For example, if you receive important emails at three different addresses, can you consolidate them by diverting all your emails to one centralized account? If you feel overwhelmed by the amount of emails you’re receiving, can you try sorting them into specific folders within your inbox? Similarly, if you get both paper and online bank statements, there’s no need to receive both; pick one and cancel the other, then develop a basic filing system for organizing your statements. You can do the same with information overload in relation to social media. Because if you’re tagged in a post on Facebook and you receive notifications on both your Facebook app and your email app, that’s one notification too many. So, start by purging all non-essential notifications and eliminating overlap.
You can do the same in your real life by developing an old-school filing system for any important papers you have. Although we are attempting to live in a paperless world, we haven’t fully made the transition yet, so make sure that you’re keeping track of any critical paper documents while you’re streamlining your digital life as well. And finally, another key step is optimizing your to-do list. Be intentional about your system of note-taking and avoid the confusion of one-word notes. For example, if you’re making a note about filing your taxes, don’t simply write “tax.” Instead, be specific and write “file taxes today.”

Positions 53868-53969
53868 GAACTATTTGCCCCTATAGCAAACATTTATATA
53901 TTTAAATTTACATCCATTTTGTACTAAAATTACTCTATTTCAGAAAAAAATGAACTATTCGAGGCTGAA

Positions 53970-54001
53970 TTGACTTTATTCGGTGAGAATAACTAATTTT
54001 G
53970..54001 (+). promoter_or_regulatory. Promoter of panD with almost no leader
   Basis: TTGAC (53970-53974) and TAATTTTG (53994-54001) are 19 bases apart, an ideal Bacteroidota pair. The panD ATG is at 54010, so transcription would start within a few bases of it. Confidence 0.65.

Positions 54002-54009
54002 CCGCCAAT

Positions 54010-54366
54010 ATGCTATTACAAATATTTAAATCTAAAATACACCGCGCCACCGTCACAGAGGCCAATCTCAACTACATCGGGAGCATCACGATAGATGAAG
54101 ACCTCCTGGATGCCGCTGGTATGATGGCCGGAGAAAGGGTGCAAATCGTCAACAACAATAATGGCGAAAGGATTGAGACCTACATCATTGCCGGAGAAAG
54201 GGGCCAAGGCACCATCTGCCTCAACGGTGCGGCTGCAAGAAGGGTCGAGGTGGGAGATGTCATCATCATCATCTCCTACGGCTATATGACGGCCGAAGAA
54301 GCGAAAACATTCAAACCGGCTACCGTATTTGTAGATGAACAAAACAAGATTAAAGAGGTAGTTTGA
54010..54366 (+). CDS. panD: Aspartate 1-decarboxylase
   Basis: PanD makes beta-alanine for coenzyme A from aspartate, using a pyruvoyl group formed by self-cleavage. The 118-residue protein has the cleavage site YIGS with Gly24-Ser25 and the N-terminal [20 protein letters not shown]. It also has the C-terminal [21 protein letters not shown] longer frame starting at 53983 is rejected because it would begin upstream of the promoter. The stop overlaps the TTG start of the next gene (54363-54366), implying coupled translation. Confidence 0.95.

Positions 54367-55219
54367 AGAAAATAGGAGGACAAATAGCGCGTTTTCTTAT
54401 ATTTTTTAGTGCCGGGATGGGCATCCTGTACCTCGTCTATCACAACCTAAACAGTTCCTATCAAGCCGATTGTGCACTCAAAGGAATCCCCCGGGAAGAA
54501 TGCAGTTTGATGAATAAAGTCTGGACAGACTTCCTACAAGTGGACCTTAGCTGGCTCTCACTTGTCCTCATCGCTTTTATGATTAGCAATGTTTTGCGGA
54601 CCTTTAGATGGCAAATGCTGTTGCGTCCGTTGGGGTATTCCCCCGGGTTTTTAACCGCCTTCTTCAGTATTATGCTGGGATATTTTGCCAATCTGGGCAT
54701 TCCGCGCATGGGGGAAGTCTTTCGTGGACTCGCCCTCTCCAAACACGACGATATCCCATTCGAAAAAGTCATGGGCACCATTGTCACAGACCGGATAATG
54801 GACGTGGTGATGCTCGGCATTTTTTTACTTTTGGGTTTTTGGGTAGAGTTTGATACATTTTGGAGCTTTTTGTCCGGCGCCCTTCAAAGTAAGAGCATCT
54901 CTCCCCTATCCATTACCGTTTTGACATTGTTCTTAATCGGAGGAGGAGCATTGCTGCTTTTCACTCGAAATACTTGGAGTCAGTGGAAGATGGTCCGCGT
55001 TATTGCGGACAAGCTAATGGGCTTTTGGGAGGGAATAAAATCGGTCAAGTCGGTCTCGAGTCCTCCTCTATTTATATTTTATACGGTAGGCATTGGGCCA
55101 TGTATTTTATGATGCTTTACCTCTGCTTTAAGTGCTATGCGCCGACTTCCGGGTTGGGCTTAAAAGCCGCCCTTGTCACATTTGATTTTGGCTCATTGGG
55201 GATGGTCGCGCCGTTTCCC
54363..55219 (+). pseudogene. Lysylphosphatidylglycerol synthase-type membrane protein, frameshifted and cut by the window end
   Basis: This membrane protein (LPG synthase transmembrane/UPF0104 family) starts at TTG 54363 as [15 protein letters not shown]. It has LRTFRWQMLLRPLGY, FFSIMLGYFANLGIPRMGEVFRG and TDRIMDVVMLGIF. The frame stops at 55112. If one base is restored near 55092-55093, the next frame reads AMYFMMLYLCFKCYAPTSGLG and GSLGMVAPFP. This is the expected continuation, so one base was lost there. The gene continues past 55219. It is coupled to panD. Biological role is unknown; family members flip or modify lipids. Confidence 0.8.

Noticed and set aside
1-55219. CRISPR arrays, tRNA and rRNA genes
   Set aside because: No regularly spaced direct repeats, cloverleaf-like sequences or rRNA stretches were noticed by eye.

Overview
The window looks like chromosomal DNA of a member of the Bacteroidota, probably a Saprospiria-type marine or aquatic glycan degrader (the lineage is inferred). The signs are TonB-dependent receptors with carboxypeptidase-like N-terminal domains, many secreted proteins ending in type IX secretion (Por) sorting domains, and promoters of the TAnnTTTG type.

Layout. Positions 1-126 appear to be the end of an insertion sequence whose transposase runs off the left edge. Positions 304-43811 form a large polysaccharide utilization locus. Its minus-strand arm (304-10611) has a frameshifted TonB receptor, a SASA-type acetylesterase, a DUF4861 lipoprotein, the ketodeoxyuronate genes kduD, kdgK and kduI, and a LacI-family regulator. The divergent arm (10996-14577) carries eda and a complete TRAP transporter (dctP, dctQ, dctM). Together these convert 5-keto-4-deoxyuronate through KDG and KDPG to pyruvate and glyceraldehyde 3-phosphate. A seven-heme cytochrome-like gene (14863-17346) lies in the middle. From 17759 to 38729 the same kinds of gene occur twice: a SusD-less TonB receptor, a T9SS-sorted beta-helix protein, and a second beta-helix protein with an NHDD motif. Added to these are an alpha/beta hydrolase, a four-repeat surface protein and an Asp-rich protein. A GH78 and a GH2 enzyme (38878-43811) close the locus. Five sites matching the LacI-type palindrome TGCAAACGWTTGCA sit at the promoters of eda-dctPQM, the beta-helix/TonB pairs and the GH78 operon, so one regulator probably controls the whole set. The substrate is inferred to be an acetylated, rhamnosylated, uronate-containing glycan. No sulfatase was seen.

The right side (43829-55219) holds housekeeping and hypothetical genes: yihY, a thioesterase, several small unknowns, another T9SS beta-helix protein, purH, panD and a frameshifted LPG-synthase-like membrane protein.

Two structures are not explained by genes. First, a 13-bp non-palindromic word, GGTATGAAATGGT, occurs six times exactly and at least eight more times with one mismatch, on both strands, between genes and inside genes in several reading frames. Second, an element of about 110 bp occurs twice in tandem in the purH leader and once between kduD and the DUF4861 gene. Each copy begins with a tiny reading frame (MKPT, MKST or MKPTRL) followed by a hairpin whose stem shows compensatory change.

Taking that specificity one step further by placing your notes in context can also help. Are you going to file your taxes online? Do you need to go to an accountant’s office? Whatever your task encompasses, write down all the relevant details so that your original “tax” notation becomes “file taxes today — email accountant re: forms.” Takingsteps toward simplicity won’t just make your life and to-do list easier, it will reduce your mental clutter and sense of stress as well.